A Tensegrity Model of the Cytoskeleton in Spread and Round Cells

[+] Author and Article Information
M. F. Coughlin, D. Stamenović

Department of Biomedical Engineering, Boston University, Boston, MA 02215

J Biomech Eng 120(6), 770-777 (Dec 01, 1998) (8 pages) doi:10.1115/1.2834892 History: Received March 17, 1998; Revised July 22, 1998; Online January 23, 2008


Measurements on adherent cells have shown that spreading affects their mechanics. Highly spread cells are stiffer than less spread cells. The stiffness increases approximately linearly with increasing applied stress and more so in highly spread cells than in less spread cells. In this study, a six-strut tensegrity model of the cytoskeleton is used to analyze the effect of spreading on cellular mechanics. Two configurations are considered: a “round” configuration where a spherically shaped model is anchored to a flat rigid surface at three joints, and a “spread” configuration, where three additional joints of the model are attached to the surface. In both configurations a pulling force is applied at a free joint, distal from the anchoring surface, and the corresponding deformation is determined from equations of equilibrium. The model stiffness is obtained as the ratio of applied force to deformation. It is found that the stiffness changes with spreading consistently with the observations in cells. These findings suggest the possibility that the spreading-induced changes of the mechanical properties of the cell are the result of the concomitant changes in force distribution and microstructural geometry of the cytoskeleton.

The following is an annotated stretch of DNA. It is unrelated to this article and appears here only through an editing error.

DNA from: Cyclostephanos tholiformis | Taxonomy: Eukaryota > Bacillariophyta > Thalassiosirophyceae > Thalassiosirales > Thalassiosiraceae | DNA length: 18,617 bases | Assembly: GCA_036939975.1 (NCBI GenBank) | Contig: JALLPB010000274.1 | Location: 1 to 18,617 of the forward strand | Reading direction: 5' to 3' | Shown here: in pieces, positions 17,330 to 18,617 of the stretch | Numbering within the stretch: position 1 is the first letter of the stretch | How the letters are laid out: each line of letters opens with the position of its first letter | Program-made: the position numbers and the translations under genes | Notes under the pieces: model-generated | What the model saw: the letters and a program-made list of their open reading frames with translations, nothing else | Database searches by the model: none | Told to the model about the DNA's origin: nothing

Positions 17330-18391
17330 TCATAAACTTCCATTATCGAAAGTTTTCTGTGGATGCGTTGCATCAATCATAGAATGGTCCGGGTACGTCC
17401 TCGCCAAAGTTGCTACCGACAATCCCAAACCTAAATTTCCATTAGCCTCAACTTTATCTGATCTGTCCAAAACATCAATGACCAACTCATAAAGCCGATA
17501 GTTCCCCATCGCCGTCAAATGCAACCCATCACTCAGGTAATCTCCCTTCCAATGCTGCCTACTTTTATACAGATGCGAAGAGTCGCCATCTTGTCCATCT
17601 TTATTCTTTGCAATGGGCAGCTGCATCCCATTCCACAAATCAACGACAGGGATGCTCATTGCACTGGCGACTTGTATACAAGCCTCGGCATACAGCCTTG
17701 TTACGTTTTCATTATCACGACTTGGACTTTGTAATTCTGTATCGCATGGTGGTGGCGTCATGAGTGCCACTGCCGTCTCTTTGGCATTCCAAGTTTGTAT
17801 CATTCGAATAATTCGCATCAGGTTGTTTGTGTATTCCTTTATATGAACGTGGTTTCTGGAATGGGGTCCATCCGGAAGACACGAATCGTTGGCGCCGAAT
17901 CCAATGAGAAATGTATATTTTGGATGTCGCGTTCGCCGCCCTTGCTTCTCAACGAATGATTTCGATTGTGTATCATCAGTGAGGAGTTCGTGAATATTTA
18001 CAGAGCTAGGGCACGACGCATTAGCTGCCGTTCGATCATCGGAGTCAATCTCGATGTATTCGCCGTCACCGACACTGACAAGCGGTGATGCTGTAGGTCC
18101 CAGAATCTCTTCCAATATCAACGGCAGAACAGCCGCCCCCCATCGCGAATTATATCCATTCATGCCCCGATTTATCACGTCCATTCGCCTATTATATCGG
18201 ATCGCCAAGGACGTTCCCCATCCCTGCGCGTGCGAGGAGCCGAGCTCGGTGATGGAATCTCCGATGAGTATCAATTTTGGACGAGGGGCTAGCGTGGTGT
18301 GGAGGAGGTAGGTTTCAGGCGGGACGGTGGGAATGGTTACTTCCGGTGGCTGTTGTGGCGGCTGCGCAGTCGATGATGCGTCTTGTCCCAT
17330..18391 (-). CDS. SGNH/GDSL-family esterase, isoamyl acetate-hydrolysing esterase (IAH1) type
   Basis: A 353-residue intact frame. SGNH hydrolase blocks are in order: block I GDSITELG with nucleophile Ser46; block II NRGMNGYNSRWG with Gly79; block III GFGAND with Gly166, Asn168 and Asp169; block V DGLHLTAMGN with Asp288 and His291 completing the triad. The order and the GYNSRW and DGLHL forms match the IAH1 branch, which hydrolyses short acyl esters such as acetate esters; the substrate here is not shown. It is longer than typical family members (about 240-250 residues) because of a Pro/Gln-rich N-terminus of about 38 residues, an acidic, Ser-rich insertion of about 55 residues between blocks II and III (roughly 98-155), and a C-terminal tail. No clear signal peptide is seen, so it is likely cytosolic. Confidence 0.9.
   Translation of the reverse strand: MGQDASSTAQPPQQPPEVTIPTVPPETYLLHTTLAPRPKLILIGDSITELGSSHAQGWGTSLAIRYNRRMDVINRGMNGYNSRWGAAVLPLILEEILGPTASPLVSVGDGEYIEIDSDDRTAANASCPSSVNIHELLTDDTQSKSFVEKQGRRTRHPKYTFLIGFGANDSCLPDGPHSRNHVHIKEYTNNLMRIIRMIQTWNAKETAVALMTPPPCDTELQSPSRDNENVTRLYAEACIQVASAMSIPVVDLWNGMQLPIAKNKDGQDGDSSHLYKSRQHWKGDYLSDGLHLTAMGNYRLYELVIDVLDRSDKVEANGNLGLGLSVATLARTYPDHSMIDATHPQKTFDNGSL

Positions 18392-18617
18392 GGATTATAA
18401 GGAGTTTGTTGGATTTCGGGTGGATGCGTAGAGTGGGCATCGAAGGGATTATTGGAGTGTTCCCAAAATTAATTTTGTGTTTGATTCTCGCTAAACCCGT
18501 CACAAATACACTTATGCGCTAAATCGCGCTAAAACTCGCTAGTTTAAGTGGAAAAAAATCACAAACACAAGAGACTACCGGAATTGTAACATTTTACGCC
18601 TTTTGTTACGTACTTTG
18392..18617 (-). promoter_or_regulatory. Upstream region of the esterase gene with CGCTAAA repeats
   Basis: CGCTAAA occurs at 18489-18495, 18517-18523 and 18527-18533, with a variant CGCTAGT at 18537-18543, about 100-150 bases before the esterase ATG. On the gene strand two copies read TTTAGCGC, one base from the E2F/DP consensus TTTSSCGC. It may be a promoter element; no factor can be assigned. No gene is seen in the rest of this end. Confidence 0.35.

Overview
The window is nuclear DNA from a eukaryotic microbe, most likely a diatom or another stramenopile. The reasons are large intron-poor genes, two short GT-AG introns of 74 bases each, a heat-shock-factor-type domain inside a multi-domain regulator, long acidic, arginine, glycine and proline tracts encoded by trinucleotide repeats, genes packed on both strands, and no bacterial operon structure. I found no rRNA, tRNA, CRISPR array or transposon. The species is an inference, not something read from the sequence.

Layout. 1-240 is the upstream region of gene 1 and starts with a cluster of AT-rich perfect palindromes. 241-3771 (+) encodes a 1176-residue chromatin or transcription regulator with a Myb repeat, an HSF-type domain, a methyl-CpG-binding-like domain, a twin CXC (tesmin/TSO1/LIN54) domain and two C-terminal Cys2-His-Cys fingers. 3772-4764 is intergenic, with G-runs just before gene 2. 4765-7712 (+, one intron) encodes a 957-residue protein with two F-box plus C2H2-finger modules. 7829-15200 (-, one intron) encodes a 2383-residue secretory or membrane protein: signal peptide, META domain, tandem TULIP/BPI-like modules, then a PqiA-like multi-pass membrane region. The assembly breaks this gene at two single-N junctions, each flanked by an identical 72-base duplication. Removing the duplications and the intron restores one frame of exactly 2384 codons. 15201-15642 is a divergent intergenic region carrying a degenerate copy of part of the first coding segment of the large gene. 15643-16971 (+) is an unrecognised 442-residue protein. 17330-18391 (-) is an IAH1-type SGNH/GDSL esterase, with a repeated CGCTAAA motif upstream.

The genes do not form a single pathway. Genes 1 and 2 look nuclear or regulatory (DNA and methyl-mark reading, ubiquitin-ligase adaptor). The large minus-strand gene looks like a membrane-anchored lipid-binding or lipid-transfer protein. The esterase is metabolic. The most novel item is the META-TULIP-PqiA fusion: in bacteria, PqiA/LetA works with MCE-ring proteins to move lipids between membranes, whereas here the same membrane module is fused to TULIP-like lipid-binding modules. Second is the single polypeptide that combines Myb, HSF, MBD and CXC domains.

Copyright © 1998 by The American Society of Mechanical Engineers
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